unnecessary tests

You complain about a few symptoms and before you know it, you are scheduled for blood analysis, urine screenings, and expensive diagnostic scans like MRIs. With your insurance deductible, most of this comes out of your pocket – which could be hundreds to thousands depending on your level of coverage. Even when the deductible is paid up, your insurer pays thousands for these tests – and most were unnecessary.

Your physician could be ordering these tests to be cautious. Perhaps they even claim they want to be thorough. Often, these tests are unnecessary and you could be the victim of unnecessary medical tests.

In some cases, these tests or procedures lead to serious injuries. Other times, it diminishes the level of care the patient receives, affects diagnostic reliability, and could allow a patient’s condition to go undetected for months.

Unnecessary Testing and Medical Procedures – More Common Than You Think

Some experts estimate that there is $200 billion wasted each year on unnecessary medical tests and treatments. Physicians who are overly aggressive with these procedures cause unnecessary harm. It is estimated that unnecessary treatments and tests cause 30,000 deaths per year.

The Washington Health Alliance, a non-profit organization that works to make care better for patients, reviewed over 1.3 million claims and flagged those that were unnecessary, overused, and dangerous.

What they found in just one year’s worth of claims includes:

  • Over 600,000 patients went through treatments that were medically unnecessary – those treatments cost a collective $282 million.
  • More than one-third of the money spent on the tests identified went to those that were unnecessary.
  • Needless annual heart tests accounted for $40 million, and the patients were all low-risk.
  • Approximately 85 percent of the low-risk surgical patients had unnecessary laboratory testing that cost $86 million.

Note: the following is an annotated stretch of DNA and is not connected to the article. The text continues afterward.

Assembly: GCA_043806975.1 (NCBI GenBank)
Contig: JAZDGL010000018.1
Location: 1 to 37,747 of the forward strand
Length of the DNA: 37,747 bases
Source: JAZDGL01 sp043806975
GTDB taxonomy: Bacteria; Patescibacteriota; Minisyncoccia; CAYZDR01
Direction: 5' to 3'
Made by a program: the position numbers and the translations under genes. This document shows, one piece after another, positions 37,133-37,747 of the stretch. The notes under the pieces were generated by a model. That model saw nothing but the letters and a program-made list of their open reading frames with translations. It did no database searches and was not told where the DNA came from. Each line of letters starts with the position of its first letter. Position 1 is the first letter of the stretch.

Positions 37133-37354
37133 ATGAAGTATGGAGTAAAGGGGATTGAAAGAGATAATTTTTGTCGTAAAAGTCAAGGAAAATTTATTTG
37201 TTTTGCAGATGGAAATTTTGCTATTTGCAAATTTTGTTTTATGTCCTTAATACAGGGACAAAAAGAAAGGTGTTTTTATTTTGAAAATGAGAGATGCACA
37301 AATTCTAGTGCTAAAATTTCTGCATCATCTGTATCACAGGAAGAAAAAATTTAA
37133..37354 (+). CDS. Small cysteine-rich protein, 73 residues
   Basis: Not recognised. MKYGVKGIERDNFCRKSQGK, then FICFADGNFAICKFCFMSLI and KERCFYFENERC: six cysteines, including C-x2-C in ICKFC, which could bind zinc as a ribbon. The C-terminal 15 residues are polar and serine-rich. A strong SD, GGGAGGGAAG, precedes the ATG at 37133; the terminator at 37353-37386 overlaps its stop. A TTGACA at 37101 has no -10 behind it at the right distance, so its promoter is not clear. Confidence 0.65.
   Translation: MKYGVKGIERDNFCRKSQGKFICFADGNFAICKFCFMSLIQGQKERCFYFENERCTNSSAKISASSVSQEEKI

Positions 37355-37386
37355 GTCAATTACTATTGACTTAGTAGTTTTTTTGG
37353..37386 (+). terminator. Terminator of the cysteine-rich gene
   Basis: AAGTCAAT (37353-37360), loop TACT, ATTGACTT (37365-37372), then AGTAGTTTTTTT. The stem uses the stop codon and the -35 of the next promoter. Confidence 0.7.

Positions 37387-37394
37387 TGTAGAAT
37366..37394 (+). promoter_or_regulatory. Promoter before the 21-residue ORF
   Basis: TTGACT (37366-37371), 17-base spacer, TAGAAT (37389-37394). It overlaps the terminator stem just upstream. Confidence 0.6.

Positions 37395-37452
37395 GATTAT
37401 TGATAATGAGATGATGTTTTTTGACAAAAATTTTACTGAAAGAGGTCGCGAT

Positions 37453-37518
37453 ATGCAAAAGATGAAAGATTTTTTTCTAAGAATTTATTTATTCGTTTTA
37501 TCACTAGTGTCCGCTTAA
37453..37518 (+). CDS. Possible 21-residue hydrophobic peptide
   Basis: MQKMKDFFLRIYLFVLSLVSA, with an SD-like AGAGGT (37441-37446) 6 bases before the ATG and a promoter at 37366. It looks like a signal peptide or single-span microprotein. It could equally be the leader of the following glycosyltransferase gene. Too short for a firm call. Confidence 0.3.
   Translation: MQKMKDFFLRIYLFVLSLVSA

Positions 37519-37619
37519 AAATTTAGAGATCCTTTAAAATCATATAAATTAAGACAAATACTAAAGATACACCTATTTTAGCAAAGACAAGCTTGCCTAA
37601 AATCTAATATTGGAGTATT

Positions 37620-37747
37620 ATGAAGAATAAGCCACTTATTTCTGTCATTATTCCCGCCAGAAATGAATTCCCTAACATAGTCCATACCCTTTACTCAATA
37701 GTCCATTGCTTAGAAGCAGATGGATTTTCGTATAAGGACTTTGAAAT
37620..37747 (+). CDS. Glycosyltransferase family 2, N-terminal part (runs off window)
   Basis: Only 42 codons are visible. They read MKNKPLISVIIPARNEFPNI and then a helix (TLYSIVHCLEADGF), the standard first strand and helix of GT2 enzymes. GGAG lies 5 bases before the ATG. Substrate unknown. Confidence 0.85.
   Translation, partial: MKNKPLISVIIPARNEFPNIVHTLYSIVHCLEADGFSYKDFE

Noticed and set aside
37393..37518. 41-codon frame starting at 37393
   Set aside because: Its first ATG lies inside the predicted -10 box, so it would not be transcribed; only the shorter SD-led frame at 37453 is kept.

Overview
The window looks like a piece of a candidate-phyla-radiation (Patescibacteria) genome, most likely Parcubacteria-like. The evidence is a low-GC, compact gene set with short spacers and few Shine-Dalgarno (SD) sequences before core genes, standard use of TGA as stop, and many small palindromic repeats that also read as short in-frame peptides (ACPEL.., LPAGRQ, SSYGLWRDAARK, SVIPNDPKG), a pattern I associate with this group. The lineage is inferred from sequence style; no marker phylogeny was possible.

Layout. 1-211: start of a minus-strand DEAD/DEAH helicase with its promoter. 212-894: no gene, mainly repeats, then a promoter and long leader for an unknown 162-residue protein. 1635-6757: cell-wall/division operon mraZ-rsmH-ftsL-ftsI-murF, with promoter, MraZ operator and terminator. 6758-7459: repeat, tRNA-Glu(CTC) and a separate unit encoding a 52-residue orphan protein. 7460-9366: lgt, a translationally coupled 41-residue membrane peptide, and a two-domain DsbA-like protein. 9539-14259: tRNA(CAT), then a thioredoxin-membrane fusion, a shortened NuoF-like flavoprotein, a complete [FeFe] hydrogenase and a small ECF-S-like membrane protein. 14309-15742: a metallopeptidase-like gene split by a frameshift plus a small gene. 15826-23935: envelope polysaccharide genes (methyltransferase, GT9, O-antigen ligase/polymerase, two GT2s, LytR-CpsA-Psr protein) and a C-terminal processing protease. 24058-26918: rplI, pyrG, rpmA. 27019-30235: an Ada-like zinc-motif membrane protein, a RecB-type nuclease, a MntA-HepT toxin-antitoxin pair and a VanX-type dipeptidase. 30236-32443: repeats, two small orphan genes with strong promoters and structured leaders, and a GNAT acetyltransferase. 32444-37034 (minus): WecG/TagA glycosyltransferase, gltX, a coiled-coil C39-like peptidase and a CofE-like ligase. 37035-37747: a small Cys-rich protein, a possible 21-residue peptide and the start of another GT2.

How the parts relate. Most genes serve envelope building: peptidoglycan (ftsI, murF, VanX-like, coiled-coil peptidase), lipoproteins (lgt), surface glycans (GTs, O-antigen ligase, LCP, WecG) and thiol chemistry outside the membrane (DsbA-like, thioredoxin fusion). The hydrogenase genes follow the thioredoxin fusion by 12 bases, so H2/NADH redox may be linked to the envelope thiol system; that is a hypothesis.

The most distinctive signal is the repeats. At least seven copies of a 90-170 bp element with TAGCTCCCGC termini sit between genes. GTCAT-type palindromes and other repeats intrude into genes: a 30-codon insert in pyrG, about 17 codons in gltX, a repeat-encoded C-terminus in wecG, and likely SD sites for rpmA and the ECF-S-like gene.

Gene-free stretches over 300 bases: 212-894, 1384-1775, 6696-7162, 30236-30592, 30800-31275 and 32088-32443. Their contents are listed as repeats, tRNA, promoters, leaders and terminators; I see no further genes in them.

• Three out of four cervical cancer screening sessions were completed on women who had prior screenings and did not need another – costing $19 million.

What Are the Most Common Unnecessary Tests?

When it comes to health, you may think that more is better. While this can apply to specific situations, testing that does nothing to diagnose or improve your health is not better. Instead, it raises insurance premiums, costs you out-of-pocket, and in the end, everyone pays.

Here are some of the more common unnecessary tests ordered:

  • The Annual Pap Smear Test – For years, you have probably heard that you should get an annual pap smear once a year. So, like clockwork, you follow the rules and schedule the test. You should still go in once a year and discuss symptoms and concerns, but only then should you decide if the pap test is necessary based on your symptoms. Right now, women between the ages of 30 to 65 years only need a screening done every three years.
  • Imaging Tests for Back Pain – Back pain can be debilitating. But if you are receiving imaging scans for general back pain, you could be spending thousands in unnecessary tests too. According to the American Academy of Family Physicians, an MRI for back pain is unnecessary. Imaging scans often reveal something wrong that has nothing to do with back pain, which leads to unnecessary treatments that are unhelpful and could be outright dangerous. If the back pain is accompanied with a high fever, unexplained weight loss, or other serious symptoms, then an MRI is necessary. Back pain alone should be treated first.
  • Teeth Polishing from the Dentist – After you have your teeth examined and the hygienist reaches for the polishing materials, you could decline and save yourself the unnecessary charge. While it makes your teeth feel smoother, it is unnecessary as part of regular oral health. If the hygienist uses too much pressure to polish, they could damage the enamel of your tooth – only making things worse in the end.
  • Dental Visits Every 6 Months – You have been told all your life to see the dentist every six months, but not everyone needs two check-ups per year. Everyone has their risk factors and plaque buildup rates. Those with low risk and minimal plaque could get away with once a year check-ups – sometimes more according to Prevention.
  • Cardiac Stress Tests – The American College of Cardiology (ACC) says that an annual cardiac stress test is unnecessary for most patients. If you do not have the symptoms or risk factors (you have low blood pressure and are in good health), you are wasting benefits. Doing these tests even as a “just in case” when you are healthy and have no reason to suspect cardiac complications costs you hundreds per year.